World War II pilot’s gold ring returned to children after 73 years

NEW ORLEANS (WGNO) - A World War II pilot's gold ring was returned to his son and daughter decades after it was left or lost in Italy.

On Christmas Eve in 1943, young Egidio Girardi and his brother saw an American P-38 fighter aircraft crash near their home in the mountains of northern Italy. The young men rushed to the plane and found injured Second Lieutenant Jules J. Hymel dangling by his parachute from a chestnut tree.

The brothers carried him home and tried to help him, but Lieutenant Hymel, who is from Luling, had to go to a hospital. They tried to conceal his identity as an American, but the pilot was later discovered and taken prisoner by the Germans.

Egidio is 84 years old now and he has held on to Lieutenant Hymel's ring for decades, but now he wants to return it. Egidio is not sure if the ring slipped off the pilot's finger or was given to the family for safekeeping, but historians say that it's remarkable that the family kept it and did not trade it in for food or fuel during the war and afterward during reconstruction. His children say they're overwhelmed and grateful to get their father's ring.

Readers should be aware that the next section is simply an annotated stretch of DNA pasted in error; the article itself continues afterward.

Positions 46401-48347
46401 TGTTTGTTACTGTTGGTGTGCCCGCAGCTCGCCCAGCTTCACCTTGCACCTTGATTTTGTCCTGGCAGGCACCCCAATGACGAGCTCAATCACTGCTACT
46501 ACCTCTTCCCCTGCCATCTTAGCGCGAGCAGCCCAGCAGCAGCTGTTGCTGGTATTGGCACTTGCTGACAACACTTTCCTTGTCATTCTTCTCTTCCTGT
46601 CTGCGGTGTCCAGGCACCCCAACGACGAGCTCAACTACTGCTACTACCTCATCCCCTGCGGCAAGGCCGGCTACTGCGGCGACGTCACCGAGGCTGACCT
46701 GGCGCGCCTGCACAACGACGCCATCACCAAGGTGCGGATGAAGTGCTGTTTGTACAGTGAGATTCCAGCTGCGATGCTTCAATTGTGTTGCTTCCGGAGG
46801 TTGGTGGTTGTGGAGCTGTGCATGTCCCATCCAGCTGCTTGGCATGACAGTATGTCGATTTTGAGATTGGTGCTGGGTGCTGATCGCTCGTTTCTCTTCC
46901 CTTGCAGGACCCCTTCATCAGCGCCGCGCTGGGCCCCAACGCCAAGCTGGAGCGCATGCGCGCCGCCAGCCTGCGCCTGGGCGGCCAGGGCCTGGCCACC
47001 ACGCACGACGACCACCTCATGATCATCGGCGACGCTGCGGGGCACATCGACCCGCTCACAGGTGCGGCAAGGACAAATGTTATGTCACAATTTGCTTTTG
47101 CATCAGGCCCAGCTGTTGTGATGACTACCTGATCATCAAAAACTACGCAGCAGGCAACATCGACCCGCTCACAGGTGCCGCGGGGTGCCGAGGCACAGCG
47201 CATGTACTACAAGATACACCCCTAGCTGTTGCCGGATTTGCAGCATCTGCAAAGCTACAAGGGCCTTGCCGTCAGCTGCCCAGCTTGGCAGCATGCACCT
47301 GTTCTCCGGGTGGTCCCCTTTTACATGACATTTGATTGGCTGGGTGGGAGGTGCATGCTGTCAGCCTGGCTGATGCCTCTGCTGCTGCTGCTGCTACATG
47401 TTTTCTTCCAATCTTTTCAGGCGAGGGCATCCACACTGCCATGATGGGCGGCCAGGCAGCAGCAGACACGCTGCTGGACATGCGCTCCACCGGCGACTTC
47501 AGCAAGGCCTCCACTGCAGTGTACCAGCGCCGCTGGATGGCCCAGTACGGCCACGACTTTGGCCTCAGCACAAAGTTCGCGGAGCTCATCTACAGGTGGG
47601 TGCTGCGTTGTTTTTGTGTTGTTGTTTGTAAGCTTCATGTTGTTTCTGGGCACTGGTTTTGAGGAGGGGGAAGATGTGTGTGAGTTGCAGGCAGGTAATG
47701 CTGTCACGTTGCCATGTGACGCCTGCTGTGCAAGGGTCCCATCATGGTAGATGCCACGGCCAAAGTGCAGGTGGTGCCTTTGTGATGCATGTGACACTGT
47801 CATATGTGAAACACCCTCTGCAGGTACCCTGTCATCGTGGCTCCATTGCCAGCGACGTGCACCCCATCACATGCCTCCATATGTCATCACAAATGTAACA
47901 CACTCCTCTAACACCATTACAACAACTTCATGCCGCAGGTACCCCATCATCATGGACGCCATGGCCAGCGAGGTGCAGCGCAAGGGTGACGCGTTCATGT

"What a wonderful story that a family in a depression, during World War II, a family of 11 children actually saved this ring to one day actually give it back to the rightful owner," said Nelwyn H. Lorio, Lieutenant Hymel's daughter.

"We wouldn't be here if it wouldn't be for these people and now we know why he gave back for so many years, unconditionally. And not (tears up) expect anything in return -- so now Christmas will mean a lot more to us now," said LeDaine J. Hymel, Lieutenant Hymel's son.

Lieutenant Hymel earned the 10-Karat gold ring after graduating from flight training in Alaska. His name and hometown are engraved inside. Lieutenant Hymel survived the war --
and later retired as a lieutenant colonel. He passed away on Veterans Day in 1990.